Desai, A. and Pihouse, R. (2004) Sanction All Revolts, A Reply to Rebecca Pointer, Journal of Asian and African Studies. 39(4)298. pp 301
 According to Jacob Bryant: “Each person whom I interviewed said that he or she is a committed member of the ANC, and mentioned that most of the other people in the settlement were as well – some even expressed surprised that I would ask such a question. Some said that they had been members of the ANC, the ANC Youth League or the UDF (United Democratic Front) during the 1980s and early 1990s, and one cited the political violence then as the reason he had moved to the settlement. Accordingly, the settlement has voted solidly ANC in all the elections before the emergence of their struggle. Asked why they supported the ANC when their conditions had remained largely unchanged, most people emphasized that they were not protesting against the ANC or the government, but that they were protesting against the councillor and the ‘laziness’ and unresponsiveness of people in the eThekwini municipality. (Bryant, 2008:55)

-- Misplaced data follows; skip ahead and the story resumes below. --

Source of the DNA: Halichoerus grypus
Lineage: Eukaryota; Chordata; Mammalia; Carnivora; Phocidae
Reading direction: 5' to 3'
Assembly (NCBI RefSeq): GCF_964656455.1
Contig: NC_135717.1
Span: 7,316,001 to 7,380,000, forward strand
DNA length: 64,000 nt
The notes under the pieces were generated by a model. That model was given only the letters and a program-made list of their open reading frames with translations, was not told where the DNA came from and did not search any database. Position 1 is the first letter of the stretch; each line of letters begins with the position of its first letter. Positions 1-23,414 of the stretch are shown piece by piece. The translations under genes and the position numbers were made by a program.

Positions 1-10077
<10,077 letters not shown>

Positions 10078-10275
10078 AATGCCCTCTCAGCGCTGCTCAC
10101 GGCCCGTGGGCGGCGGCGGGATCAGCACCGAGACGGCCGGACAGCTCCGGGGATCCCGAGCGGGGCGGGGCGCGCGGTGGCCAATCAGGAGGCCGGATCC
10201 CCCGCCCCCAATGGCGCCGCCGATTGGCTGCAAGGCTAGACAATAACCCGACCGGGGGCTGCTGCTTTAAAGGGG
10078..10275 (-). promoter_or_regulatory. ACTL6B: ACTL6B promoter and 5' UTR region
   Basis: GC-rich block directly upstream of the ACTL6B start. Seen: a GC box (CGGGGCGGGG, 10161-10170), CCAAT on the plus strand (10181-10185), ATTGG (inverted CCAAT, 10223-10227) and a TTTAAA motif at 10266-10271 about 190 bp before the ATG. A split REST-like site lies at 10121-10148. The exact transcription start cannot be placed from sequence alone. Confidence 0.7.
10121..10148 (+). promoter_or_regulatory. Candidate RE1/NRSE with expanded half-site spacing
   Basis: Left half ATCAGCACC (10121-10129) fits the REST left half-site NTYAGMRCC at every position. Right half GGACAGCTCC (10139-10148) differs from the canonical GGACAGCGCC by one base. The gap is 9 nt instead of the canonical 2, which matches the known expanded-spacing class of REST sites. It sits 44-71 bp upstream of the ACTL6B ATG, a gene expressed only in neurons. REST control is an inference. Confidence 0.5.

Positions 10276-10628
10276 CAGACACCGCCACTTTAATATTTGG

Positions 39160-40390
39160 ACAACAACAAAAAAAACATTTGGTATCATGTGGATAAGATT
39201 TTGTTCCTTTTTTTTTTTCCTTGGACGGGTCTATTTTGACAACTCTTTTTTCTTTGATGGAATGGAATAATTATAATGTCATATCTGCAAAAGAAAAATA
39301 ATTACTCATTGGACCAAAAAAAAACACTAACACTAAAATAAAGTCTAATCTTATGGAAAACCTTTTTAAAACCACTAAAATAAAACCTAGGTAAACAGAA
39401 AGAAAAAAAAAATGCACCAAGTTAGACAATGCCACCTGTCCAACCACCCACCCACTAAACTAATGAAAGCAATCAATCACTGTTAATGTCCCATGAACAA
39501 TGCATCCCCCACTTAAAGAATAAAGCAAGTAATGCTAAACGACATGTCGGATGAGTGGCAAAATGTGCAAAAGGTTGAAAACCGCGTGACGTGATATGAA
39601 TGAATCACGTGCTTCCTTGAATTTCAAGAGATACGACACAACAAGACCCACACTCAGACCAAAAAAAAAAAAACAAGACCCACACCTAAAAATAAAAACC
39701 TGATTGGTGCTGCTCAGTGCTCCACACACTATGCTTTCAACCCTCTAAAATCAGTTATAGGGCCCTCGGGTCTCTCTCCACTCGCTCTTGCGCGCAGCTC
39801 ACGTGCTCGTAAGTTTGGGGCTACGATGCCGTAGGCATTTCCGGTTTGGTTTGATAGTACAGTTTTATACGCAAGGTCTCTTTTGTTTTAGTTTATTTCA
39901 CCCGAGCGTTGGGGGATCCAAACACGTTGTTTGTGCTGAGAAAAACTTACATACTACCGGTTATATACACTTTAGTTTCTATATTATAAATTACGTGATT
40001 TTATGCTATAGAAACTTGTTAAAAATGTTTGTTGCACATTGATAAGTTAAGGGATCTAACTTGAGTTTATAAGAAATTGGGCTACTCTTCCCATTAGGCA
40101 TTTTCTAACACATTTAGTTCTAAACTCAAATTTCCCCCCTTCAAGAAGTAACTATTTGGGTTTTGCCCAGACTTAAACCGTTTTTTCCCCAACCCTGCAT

see Ekine, S. (2009) Abahlali baseMjondolo: Reclaiming our Dignity and Voices. Interview with Mnikelo Ndabankulu, Zodwa Nsibande and David Ntseng. Pambazuka News. Issue 449. http://www.pambazuka.org/en/category/features/58979